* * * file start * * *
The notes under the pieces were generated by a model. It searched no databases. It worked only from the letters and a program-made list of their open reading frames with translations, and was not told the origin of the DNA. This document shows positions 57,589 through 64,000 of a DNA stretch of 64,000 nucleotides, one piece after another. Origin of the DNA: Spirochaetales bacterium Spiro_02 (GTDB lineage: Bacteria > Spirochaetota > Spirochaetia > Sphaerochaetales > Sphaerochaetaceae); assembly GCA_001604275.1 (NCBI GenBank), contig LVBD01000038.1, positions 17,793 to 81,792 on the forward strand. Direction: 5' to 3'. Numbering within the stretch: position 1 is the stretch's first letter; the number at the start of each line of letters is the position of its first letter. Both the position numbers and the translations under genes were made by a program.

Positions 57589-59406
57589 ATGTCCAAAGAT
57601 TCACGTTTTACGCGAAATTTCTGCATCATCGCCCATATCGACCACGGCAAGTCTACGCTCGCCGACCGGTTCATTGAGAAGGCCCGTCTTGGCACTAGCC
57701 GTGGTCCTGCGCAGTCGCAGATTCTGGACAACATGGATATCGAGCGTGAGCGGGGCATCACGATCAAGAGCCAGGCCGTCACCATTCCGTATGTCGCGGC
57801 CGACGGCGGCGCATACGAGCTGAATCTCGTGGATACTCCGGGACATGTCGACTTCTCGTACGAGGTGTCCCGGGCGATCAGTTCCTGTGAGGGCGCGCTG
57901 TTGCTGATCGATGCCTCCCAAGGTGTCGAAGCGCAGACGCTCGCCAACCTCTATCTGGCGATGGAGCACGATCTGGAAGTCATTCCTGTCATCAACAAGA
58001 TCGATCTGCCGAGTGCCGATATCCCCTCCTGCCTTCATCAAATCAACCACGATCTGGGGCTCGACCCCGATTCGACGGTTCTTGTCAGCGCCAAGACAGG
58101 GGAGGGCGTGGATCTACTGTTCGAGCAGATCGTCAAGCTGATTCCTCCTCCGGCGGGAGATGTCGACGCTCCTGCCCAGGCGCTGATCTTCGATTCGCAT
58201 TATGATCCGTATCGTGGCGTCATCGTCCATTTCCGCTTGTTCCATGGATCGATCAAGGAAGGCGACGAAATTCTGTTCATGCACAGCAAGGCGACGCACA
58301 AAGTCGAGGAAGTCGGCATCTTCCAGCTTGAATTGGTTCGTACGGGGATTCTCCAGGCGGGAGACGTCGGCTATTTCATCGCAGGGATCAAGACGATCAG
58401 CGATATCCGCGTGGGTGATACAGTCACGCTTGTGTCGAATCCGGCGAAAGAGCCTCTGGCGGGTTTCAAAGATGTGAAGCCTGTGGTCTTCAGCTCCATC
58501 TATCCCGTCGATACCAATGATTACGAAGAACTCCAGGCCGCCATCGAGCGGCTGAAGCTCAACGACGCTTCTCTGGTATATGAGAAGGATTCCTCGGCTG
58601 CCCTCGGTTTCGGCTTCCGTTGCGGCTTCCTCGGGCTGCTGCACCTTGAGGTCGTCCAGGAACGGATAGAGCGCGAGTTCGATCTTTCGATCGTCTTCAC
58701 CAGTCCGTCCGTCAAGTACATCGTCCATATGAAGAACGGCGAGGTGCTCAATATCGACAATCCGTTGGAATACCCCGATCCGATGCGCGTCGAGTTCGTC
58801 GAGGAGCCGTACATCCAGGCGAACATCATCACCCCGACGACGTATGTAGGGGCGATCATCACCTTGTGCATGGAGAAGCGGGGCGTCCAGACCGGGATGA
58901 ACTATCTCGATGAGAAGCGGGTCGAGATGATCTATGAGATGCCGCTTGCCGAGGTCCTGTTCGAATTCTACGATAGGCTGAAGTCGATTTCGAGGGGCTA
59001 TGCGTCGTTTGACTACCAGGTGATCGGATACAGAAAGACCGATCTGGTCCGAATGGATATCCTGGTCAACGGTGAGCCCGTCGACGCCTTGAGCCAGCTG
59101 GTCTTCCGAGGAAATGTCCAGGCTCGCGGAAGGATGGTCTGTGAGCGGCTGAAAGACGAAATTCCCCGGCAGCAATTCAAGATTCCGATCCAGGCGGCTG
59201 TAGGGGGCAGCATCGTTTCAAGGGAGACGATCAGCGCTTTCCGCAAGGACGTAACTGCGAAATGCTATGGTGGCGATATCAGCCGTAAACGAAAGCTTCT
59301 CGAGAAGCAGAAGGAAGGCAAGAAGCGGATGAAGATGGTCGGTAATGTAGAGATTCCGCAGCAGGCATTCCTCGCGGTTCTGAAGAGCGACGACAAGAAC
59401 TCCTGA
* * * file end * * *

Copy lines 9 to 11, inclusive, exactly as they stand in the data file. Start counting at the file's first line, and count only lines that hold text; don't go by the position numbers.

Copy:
58101 GGAGGGCGTGGATCTACTGTTCGAGCAGATCGTCAAGCTGATTCCTCCTCCGGCGGGAGATGTCGACGCTCCTGCCCAGGCGCTGATCTTCGATTCGCAT
58201 TATGATCCGTATCGTGGCGTCATCGTCCATTTCCGCTTGTTCCATGGATCGATCAAGGAAGGCGACGAAATTCTGTTCATGCACAGCAAGGCGACGCACA
58301 AAGTCGAGGAAGTCGGCATCTTCCAGCTTGAATTGGTTCGTACGGGGATTCTCCAGGCGGGAGACGTCGGCTATTTCATCGCAGGGATCAAGACGATCAG